Re: 100% homegrown

Fri May 25, 2012 5:59 am

drummstikk wrote:My girlfriend is Asian???

Ah...yep, I see it now.

Never really clicked until you posted that highly illuminating and on-topic photo.


As a half Asian who grew up on a farm, I notice these things! Glad the harvest went well, I'd been worried before that you were gonna get run off the field by the corn folks, good that you were able to get the full harvest in, even if a bit rushed.
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Re: 100% homegrown

Sat May 26, 2012 8:28 pm

drummstikk, you did not mention fertilizing and hops are heavy feeders. I think I'm going to start applying Miracle Grow every week now. I have heard that commercial growers plumb fertilizer delivery into their irrigation systems as a constant supply of nutrients at some level. Nice job on the barley project too.
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Re: 100% homegrown

Mon May 28, 2012 9:04 pm

scotchpine wrote:drummstikk, you did not mention fertilizing and hops are heavy feeders. I think I'm going to start applying Miracle Grow every week now. I have heard that commercial growers plumb fertilizer delivery into their irrigation systems as a constant supply of nutrients at some level. Nice job on the barley project too.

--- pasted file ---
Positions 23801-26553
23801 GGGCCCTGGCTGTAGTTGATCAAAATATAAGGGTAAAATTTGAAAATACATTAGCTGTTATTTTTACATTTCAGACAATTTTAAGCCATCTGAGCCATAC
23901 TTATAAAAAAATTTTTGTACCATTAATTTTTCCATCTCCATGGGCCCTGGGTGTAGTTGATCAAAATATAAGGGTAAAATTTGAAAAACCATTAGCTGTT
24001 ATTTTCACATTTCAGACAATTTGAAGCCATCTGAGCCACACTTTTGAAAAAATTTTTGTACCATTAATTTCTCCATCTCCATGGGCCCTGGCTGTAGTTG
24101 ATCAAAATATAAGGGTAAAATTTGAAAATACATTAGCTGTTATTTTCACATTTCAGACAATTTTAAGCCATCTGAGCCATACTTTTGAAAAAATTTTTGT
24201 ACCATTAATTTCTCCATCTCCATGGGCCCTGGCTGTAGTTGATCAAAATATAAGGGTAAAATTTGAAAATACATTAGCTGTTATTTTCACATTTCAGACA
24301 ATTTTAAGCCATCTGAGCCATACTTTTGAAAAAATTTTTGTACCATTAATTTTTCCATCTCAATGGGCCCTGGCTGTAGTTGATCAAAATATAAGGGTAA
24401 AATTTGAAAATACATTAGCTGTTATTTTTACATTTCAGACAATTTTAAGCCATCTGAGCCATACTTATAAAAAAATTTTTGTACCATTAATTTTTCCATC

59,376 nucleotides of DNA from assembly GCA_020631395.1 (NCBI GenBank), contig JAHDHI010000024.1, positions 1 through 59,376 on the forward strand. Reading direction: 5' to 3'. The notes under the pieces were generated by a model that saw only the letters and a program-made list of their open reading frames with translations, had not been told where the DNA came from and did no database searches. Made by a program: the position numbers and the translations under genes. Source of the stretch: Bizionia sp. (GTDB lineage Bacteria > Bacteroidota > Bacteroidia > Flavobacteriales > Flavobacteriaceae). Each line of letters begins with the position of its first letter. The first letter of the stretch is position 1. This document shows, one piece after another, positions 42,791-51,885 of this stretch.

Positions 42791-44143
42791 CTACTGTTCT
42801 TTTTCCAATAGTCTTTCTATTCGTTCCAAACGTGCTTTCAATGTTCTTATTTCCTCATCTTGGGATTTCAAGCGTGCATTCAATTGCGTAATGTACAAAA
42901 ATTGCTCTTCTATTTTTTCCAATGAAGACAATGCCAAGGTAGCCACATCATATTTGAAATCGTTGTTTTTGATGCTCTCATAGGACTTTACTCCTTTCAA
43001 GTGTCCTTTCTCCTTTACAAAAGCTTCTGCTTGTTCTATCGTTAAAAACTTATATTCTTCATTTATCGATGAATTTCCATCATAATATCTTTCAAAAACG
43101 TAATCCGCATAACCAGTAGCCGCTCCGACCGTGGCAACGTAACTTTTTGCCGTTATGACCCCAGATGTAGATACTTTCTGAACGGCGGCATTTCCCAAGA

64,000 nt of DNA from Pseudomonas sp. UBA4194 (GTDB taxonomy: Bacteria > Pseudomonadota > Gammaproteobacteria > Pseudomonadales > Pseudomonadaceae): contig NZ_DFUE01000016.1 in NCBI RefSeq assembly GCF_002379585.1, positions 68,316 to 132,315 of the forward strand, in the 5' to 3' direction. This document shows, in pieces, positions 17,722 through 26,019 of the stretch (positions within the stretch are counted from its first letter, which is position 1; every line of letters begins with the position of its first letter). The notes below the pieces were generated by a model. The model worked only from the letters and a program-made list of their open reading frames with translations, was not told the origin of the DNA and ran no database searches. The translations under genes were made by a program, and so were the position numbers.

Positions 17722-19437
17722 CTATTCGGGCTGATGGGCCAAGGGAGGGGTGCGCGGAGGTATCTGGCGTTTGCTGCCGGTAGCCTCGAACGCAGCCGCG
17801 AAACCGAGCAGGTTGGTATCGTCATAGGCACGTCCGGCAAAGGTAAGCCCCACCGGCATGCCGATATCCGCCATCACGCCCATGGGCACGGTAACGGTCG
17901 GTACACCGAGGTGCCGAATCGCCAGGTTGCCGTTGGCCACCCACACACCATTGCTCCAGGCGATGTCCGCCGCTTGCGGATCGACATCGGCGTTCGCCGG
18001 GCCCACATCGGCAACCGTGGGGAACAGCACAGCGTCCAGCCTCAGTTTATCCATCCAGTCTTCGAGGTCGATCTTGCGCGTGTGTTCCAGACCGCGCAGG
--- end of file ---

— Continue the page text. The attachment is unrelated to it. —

Yes! I just recently learned they fertilize with every irrigation, too. So for the past 2 weeks, I've been giving them 2.5 g of 15-5-15 once a week. I thought the compost in the soil might be enough, but it kinda sounds like you can't overfertilize them at this time of year! Glad to hear you're doing the same. How much do you use per plant?
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Re: 100% homegrown

Tue May 29, 2012 2:57 am

I must say, well done on all of this. Looking forward hearing what comes of it brewing wise. This thread has been one that I'm excited to see a new post in, and if there is, it's the first one I click on. Thanks for putting up with my sometimes less than helpful comments too! :jnj (Though I did have some useful ones, I'd like to think...)
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Re: 100% homegrown

Tue May 29, 2012 9:56 am

drummstikk wrote: